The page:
The 15.3 preview of Visual Studio 2017 includes the ASP.NET Core 2.0 preview; this now includes the SignalR library for building real-time web functionality with Web Sockets (and older techniques for older browsers) and the new Razor Pages app model. This is a lightweight syntax for combining C# server code with HTML for building web applications that don’t need the power or complexity of full MVC. Instead of having a model, and a view and a controller all in separate folders, Razor pages puts all three onto the same page. It’s still the MVC model, so tag handlers and model bindings and dependency injections all work and you can use Razor pages in existing MVC apps for the simpler parts of the UI. If you need to add more functionality to a page later on, you can turn it into a view and move the code into a controller and make it a full MVC.
While it’s possible that there will be VB templates for ASP.NET Core 2, don’t expect a VB version of Razor; that will stay as HTML and C#.
There are also a lot of improvements that .NET and ASP.NET program manager Scott Hanselman refers to as “removing paper cuts” from the developer experience; from templates that set up things you used to have to do manually when you create a new project the templates, to 25% faster throughout and faster startup because views are precompiled, but all in a runtime that’s only 3MB. That’s because ASP.NET Core and Entity Framework Core are now included in .NET Core, so your ASP.NET Core app doesn’t need to publish the whole of ASP.NET every time you deploy it. .NET Core 2 and ASP.NET Core 2 no longer reference all the individual packages that make up .NET (that proved to be complex and fragile), just a superset that’s the package of packages; only the packages you need are deployed and if you prefer you can de-reference that superset and pick the individual packages you want.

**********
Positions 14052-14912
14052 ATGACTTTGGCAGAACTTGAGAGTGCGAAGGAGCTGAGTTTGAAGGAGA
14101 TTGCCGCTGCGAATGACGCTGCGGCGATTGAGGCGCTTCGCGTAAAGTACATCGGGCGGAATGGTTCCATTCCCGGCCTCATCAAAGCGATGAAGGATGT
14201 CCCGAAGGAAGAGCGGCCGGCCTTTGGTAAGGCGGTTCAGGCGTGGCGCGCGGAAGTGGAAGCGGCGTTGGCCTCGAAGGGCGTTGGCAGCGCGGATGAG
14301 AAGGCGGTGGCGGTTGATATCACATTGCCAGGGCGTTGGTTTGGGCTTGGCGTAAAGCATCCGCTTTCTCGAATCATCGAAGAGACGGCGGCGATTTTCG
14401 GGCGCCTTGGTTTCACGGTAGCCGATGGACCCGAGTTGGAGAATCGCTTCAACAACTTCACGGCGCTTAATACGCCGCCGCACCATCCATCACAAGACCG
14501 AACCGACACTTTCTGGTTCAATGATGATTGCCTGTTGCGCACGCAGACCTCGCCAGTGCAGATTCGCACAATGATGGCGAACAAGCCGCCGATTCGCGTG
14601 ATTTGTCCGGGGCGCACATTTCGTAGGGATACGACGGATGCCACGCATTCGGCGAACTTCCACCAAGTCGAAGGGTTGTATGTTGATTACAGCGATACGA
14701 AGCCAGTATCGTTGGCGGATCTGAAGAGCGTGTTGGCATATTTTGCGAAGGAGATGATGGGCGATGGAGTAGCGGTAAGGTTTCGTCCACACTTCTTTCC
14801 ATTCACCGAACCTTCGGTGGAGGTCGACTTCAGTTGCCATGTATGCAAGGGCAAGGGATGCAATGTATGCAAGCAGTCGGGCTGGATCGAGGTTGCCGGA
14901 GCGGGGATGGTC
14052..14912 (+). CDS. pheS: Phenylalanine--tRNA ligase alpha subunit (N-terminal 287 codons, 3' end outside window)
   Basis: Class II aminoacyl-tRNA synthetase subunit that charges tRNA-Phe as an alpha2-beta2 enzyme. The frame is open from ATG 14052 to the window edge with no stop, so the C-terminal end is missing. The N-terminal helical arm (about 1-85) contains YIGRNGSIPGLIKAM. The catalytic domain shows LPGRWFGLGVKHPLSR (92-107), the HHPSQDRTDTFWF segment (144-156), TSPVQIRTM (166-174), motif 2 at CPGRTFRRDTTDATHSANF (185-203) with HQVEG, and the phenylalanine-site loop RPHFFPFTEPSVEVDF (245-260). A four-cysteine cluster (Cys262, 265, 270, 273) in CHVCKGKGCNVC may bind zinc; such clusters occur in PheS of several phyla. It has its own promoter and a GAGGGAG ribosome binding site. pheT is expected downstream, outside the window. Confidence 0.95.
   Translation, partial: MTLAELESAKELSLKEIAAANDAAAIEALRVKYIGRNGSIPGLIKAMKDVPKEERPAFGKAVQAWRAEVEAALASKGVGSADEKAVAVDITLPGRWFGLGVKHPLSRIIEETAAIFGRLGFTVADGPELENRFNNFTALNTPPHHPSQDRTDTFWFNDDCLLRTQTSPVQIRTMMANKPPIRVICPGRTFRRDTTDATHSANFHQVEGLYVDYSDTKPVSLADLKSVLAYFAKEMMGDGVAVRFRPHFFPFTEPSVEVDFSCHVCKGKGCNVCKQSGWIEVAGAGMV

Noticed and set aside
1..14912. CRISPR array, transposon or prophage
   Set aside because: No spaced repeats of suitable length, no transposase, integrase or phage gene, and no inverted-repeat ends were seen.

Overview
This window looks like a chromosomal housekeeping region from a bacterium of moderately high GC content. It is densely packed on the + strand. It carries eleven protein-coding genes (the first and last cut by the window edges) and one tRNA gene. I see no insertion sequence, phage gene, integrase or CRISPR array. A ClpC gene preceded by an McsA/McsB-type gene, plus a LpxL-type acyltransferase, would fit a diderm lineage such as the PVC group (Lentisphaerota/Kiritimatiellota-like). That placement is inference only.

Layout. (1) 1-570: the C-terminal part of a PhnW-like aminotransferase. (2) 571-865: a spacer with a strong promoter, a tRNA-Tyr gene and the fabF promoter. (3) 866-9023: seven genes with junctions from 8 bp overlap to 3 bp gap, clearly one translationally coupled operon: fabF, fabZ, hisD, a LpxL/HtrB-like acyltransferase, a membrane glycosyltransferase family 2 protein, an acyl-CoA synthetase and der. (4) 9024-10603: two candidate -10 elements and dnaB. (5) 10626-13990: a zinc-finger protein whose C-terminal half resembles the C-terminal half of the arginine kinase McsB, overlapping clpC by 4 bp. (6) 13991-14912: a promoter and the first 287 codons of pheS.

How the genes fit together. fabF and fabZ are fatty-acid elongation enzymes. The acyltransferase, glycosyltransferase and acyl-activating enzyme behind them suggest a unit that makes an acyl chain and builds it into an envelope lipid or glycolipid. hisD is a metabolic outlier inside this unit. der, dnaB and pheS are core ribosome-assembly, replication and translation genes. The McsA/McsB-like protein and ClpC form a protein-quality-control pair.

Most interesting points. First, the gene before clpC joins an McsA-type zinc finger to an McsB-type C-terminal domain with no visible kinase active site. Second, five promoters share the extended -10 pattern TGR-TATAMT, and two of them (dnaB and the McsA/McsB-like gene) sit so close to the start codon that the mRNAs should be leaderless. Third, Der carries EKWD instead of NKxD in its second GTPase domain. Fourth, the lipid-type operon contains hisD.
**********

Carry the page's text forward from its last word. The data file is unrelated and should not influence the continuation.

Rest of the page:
If you don’t want to run your own identity system for a web app, you can now use any Open ID Connect identity provider with ASP.NET Core 2, including Azure AD B2C; that’s an Azure service that can manage accounts and sign ins for a web site using the same secure identity management as Azure AD, but for any consumer email address.
You can now set up continuous deployment pipelines for ASP.NET and ASP.NET Core projects on Azure Web Apps directly from Visual Studio, with the Continuous Delivery Tools extension; that will soon support Node.js, PHP and Python apps (as a preview). The preview release of Visual Studio 2017 also now lets you containerise ASP.NET apps, just by right-clicking on them and adding Docker support; that generates the Docker Compose file for an existing project, not just a new project. That automatically switches .NET applications that need IIS and ASP.NET to deploying into a Docker container, making it easier to extend existing applications with new microservices.
Containerising ASP.NET applications also gives you new options for hosting them on Azure Service Fabric. Alaska Airlines moved the Alaska.com site from IIS to a Service Fabric cluster, hosting it in Docker containers so they can scale up and down. Integrating that with Visual Studio for debugging has been complicated, because it’s meant going through Service Fabric reverse proxies as a gateway to forward requests to new services. Service Fabric plans to support isolated networks for communicating between multiple containers deployed as an app and fixed IP addresses for each application, which will simplify this.
The new Service Fabric API Management (due to launch this summer) will also help, by supporting service discovery, routing and partition resolution, so you can make calls directly to your back-end services and even to a specific service instance. “The way this works is when a request comes in to API Management, API Management is now aware of Service Fabric’s naming service and so it does the resolution, it does the lookup and then it can intelligently route that call to the right place,” program manage Mark Fussell explained at Build. That uses a new HTTP client library that will be available as NuGet packages, so you’ll be able to do Service Fabric management without installing the entire Service Fabric runtime and SDK on your machine.
The advantage of that is that they start more quickly on the Functions service than functions written as scripts. Functions run when the trigger you create is detected (triggers can be anything from a new entry in a database or a record in Salesforce getting updated or an HTTP request), and they use bindings to connect to the data your code operates on (which can be on Azure or an external service), but all the code of your function has to be loaded before it runs.